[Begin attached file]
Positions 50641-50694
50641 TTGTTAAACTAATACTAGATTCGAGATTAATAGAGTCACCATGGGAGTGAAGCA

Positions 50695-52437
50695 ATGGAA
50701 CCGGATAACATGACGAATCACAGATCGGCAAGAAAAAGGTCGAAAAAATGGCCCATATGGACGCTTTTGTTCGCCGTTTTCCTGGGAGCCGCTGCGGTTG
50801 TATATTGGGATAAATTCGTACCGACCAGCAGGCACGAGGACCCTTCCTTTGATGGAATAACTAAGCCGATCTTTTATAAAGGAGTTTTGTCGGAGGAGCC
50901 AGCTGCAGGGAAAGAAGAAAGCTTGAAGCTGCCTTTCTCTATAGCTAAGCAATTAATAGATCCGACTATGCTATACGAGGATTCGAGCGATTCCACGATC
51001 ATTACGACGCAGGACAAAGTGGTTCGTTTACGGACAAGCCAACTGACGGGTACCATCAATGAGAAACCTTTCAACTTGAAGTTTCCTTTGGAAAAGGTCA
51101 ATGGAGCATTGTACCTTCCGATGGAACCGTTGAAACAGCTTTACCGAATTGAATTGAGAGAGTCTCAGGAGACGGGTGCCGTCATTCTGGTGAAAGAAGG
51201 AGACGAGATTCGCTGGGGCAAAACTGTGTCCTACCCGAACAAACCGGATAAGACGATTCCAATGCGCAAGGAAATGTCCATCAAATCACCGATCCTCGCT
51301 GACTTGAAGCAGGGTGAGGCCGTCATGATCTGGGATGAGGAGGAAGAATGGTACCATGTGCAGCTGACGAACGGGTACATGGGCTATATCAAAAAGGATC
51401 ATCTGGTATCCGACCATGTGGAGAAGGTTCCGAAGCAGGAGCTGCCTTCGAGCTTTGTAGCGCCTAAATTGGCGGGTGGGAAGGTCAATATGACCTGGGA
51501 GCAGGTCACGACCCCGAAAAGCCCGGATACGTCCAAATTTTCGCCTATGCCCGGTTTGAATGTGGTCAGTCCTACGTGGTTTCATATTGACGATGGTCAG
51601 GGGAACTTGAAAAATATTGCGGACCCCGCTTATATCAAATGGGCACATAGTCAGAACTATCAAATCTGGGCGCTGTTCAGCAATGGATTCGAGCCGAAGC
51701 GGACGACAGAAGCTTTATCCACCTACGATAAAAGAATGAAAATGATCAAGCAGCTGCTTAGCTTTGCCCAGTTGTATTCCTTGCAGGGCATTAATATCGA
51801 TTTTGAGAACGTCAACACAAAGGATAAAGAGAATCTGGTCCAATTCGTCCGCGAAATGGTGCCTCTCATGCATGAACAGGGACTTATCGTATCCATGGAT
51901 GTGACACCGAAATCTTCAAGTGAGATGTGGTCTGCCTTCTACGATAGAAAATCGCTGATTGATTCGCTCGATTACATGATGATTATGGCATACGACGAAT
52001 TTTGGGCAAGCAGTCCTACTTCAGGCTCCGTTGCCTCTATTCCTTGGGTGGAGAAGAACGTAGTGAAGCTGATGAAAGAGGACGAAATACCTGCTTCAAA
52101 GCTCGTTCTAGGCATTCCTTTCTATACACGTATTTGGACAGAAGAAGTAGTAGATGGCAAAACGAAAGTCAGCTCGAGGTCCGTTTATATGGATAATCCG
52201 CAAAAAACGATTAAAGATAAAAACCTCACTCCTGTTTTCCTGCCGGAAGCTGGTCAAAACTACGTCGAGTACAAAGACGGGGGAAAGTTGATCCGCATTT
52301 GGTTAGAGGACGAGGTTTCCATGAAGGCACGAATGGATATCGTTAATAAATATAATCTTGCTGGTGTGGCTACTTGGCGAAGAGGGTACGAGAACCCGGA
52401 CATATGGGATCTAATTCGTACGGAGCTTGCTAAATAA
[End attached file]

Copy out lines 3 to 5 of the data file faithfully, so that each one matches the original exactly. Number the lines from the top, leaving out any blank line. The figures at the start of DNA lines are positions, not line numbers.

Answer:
Positions 50695-52437
50695 ATGGAA
50701 CCGGATAACATGACGAATCACAGATCGGCAAGAAAAAGGTCGAAAAAATGGCCCATATGGACGCTTTTGTTCGCCGTTTTCCTGGGAGCCGCTGCGGTTG